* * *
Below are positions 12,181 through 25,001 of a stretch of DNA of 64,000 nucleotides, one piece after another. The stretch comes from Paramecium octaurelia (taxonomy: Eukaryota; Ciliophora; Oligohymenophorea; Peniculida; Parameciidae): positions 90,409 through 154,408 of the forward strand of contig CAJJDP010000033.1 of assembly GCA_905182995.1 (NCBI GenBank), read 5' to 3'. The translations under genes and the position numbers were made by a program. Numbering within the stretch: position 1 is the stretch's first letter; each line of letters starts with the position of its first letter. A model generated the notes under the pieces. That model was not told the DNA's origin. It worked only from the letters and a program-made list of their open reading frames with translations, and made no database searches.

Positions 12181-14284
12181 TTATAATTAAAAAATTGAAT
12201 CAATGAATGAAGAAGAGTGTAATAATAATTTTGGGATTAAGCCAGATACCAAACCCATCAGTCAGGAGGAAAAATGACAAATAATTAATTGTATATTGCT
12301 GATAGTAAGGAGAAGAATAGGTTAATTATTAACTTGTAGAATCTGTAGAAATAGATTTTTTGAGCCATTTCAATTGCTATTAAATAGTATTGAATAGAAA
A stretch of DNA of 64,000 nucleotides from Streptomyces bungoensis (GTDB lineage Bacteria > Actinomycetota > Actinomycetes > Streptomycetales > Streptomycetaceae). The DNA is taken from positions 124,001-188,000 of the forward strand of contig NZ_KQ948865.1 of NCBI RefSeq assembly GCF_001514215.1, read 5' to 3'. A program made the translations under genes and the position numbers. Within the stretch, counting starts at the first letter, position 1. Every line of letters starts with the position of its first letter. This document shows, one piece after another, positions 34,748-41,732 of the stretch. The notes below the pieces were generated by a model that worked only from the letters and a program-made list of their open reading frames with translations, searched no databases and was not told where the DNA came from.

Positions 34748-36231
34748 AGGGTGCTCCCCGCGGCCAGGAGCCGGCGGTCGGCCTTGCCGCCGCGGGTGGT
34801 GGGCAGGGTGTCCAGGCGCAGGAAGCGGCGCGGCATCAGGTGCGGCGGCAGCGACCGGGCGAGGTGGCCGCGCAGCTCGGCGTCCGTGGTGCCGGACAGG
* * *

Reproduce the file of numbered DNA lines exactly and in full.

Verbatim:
Below are positions 12,181 through 25,001 of a stretch of DNA of 64,000 nucleotides, one piece after another. The stretch comes from Paramecium octaurelia (taxonomy: Eukaryota; Ciliophora; Oligohymenophorea; Peniculida; Parameciidae): positions 90,409 through 154,408 of the forward strand of contig CAJJDP010000033.1 of assembly GCA_905182995.1 (NCBI GenBank), read 5' to 3'. The translations under genes and the position numbers were made by a program. Numbering within the stretch: position 1 is the stretch's first letter; each line of letters starts with the position of its first letter. A model generated the notes under the pieces. That model was not told the DNA's origin. It worked only from the letters and a program-made list of their open reading frames with translations, and made no database searches.

Positions 12181-14284
12181 TTATAATTAAAAAATTGAAT
12201 CAATGAATGAAGAAGAGTGTAATAATAATTTTGGGATTAAGCCAGATACCAAACCCATCAGTCAGGAGGAAAAATGACAAATAATTAATTGTATATTGCT
12301 GATAGTAAGGAGAAGAATAGGTTAATTATTAACTTGTAGAATCTGTAGAAATAGATTTTTTGAGCCATTTCAATTGCTATTAAATAGTATTGAATAGAAA
A stretch of DNA of 64,000 nucleotides from Streptomyces bungoensis (GTDB lineage Bacteria > Actinomycetota > Actinomycetes > Streptomycetales > Streptomycetaceae). The DNA is taken from positions 124,001-188,000 of the forward strand of contig NZ_KQ948865.1 of NCBI RefSeq assembly GCF_001514215.1, read 5' to 3'. A program made the translations under genes and the position numbers. Within the stretch, counting starts at the first letter, position 1. Every line of letters starts with the position of its first letter. This document shows, one piece after another, positions 34,748-41,732 of the stretch. The notes below the pieces were generated by a model that worked only from the letters and a program-made list of their open reading frames with translations, searched no databases and was not told where the DNA came from.

Positions 34748-36231
34748 AGGGTGCTCCCCGCGGCCAGGAGCCGGCGGTCGGCCTTGCCGCCGCGGGTGGT
34801 GGGCAGGGTGTCCAGGCGCAGGAAGCGGCGCGGCATCAGGTGCGGCGGCAGCGACCGGGCGAGGTGGCCGCGCAGCTCGGCGTCCGTGGTGCCGGACAGG